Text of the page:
Skip to main content

Table 3 Etiology of renal disease, classes of antihypertensive medications and proteinuria

From: Urinary and dietary sodium and potassium associated with blood pressure control in treated hypertensive kidney transplant recipients: an observational study

  OBP < 140 and <90 and HBP < 135 and <85 OBP ≥140 and/or ≥90 and HBP≥135 and/or ≥85 P
N 15 34  
Etiology of renal disease. N (%)    
Vascular disease 0 1 (3) 1.00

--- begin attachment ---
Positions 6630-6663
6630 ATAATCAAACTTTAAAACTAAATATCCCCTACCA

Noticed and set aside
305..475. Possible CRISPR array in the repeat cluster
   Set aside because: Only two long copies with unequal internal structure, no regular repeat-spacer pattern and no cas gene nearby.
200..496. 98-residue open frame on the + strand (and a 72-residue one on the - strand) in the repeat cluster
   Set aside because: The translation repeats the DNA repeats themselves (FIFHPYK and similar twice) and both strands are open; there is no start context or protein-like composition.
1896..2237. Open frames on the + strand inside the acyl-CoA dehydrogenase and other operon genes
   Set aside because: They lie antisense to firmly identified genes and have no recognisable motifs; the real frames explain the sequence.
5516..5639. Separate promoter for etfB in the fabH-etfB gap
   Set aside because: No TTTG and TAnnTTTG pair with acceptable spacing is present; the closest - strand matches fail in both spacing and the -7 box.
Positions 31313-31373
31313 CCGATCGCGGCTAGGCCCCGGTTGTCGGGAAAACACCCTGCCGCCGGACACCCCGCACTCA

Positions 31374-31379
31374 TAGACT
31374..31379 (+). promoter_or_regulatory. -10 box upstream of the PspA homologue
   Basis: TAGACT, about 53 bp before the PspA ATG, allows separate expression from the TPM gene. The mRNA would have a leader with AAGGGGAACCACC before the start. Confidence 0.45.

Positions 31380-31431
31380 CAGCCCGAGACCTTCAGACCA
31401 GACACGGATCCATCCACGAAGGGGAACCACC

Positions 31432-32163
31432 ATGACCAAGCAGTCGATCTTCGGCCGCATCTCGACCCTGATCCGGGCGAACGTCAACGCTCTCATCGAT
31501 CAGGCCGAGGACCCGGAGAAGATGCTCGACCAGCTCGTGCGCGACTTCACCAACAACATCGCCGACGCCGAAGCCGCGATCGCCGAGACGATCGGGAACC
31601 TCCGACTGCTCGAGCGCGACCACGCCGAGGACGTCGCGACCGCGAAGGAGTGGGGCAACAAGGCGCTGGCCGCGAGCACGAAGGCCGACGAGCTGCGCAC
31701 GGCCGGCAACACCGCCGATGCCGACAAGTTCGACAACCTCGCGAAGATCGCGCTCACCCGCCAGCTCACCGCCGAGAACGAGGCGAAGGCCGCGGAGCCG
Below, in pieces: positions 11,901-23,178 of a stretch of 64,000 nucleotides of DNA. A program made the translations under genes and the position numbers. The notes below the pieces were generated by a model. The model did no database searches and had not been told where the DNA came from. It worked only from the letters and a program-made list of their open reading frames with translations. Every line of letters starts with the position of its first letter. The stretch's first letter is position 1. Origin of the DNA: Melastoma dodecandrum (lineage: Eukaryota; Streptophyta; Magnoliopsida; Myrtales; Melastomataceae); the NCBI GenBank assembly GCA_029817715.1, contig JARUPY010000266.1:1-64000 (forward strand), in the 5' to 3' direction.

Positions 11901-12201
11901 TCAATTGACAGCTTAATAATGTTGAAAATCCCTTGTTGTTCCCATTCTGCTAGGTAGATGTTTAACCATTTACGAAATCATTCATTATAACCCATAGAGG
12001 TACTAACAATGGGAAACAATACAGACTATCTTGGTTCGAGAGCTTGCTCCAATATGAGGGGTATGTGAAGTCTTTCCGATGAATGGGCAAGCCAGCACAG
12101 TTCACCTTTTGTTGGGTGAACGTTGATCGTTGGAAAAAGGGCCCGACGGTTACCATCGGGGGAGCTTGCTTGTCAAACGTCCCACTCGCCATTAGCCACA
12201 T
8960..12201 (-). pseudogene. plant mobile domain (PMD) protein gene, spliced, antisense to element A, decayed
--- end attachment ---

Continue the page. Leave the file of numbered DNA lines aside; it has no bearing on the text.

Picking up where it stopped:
Glomerulonephritis 4 (26.7) 11 (33.3) 0.75
Polycystic kidney disease 4 (26.7) 6 (18.2) 0.47
Diabetic nephropathy 1 (6.7) 4 (12.1) 1.00
Tubulo intertitial disease 1 (6.7) 6 (18.2) 0.22
Unknown 5 (33.3) 5 (15.2) 0.13
Antihypertensive drugs N (%)    
Diuretics 4 (26.7) 10 (29) 1.00
Thiazide and loop 3 9 0.73
K-sparing 1 1 0.51
Beta-blockers 9 (60) 21 (61.8) 1.00
Calcium-channel blockers 9 (60) 18 (53) 0.76
Angiotensin converting enzyme inhibitors 5 (33.3) 11 (32.3) 1.00
Angiotensin receptor blockers 4 (26.7) 5 (14.7) 0.43
Centrally acting sympathicolytics 1 (6.7) 8 (23.5) 0.24
Proteinuria (mg/g creatinine)    
<40 3 (21.4) 9 (26.5) 0.73
40–200 10 (71.4) 19 (55.9) 0.35
>200 2 (13.3) 6 (17.6) 1.00